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INTRODUCTION TO BLOCKCHAIN

If you have been following banking, investing or cryptocurrency over the last ten years, you may be familiar with “blockchain” the record-keeping technology behind the Bitcoin network. And there is a good chance that only the name is about as much as you know on the topic. In trying to learn more about blockchain, you’ve probably encountered a definition like this: “blockchain is a distributed, decentralized, public ledger.” This definition does not do much good for explaining blockchain. The good news is that blockchain is actually much easier to understand than that definition sounds.

Like the name indicates, a blockchain is a chain of blocks that contains information. 

But not in the traditional sense of those words. When we say the words “block” and “chain” in this context, we are actually talking about digital information, the “block” stored in a public database, the “chain”. This technique was originally described in 1991 by a group of researchers and was originally intended to timestamp digital documents so that it’s not possible to backdate them or to tamper with them almost like a notary.

However it went by mostly unused until it was adapted by Satoshi Nakamoto in 2009 to create the digital cryptocurrency Bitcoin. They have an interesting property. Once some data has been recorded inside the blockchain it becomes very difficult to change it. So how does that work? Each block contains; Some data, The hash of the block And the hash of the previous block. The data that is stored inside a block depends on the type of blockchain. The Bitcoin blockchain for example stores the details about a transaction in there such as the sender, receiver and the amount of coins. A block also has a hash. A hash is similar to a fingerprint. It identifies a block and all of its contents and it’s always unique just as a fingerprint.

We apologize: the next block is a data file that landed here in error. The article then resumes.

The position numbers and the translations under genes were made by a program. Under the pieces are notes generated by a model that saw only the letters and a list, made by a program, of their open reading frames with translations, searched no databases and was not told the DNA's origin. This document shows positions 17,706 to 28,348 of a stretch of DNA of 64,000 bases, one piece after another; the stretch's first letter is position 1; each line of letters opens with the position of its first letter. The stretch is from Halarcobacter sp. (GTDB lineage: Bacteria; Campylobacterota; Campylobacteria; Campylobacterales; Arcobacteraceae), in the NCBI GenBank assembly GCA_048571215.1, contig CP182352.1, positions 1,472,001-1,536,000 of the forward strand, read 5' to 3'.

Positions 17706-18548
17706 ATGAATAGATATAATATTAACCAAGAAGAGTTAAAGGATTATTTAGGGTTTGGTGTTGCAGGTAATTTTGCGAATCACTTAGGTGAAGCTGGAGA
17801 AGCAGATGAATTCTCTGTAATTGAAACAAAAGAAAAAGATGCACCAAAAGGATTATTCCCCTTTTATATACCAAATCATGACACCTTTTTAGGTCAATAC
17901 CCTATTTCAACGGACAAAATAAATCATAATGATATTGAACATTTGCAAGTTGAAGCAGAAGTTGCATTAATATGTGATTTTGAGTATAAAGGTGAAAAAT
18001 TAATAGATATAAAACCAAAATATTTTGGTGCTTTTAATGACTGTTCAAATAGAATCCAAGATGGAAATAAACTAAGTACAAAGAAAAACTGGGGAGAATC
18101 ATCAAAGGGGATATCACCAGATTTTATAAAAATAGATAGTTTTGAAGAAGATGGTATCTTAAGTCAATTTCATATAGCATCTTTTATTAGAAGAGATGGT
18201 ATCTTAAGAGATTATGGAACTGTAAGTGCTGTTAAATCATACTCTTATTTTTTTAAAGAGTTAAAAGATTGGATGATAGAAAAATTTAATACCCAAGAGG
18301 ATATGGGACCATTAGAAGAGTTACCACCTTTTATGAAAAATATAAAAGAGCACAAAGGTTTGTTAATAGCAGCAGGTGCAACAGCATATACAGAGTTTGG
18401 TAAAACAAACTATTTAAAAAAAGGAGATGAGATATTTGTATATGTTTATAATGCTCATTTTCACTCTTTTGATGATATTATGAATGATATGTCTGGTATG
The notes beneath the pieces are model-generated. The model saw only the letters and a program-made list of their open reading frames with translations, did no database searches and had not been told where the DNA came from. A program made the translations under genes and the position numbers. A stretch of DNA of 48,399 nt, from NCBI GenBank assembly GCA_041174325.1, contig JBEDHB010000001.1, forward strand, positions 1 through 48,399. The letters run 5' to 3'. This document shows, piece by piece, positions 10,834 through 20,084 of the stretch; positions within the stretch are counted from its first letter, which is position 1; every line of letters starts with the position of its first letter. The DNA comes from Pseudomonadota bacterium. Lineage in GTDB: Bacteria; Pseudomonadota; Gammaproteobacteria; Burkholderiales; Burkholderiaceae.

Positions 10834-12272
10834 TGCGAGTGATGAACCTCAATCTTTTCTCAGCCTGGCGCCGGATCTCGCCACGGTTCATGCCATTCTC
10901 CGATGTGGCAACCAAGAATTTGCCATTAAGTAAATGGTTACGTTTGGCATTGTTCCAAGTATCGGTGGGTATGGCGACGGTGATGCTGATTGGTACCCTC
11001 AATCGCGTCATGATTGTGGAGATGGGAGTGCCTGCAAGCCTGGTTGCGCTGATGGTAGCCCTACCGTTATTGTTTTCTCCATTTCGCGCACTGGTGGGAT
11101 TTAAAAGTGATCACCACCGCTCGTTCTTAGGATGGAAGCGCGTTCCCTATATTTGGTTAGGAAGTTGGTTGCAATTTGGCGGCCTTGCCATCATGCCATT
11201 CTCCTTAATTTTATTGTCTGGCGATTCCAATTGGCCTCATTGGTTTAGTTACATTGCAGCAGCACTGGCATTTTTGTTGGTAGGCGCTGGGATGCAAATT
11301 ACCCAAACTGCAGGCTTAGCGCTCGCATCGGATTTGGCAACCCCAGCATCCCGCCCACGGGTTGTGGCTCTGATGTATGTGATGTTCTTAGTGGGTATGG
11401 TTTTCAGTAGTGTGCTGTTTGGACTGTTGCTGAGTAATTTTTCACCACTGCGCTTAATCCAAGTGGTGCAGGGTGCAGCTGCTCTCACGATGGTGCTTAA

Once a block is created, its hash is being calculated. Changing something inside the block will cause the hash to change. So in other words hashes are very useful when you want to detect changes to blocks. If the fingerprint of a block changes it no longer is the same block. The third element inside each block is the hash of the previous block and this effectively creates a chain of blocks. And it’s this technique that makes a blockchain so secure. 

Let’s take an example. Here we have a chain of three blocks. As you can see each block has a hash and the hash of the previous block. So block number three points to block number two and number two points to number one. Now the first block is a bit special; it cannot point to previous blocks because it’s the first one. We call this block the Genesis block. Now let’s say that you tamper with the second block. This causes the hash of the block to change as well in turn that will make block three and all following blocks invalid because they no longer store a valid hash of the previous block. 

So changing a single block will make all following blocks invalid. With many practical applications for the technology already being implemented and explored, blockchain is finally making a name for itself. As a buzzword on the tongue of every investor, blockchain stands to make the future more accurate, efficient, and secure.

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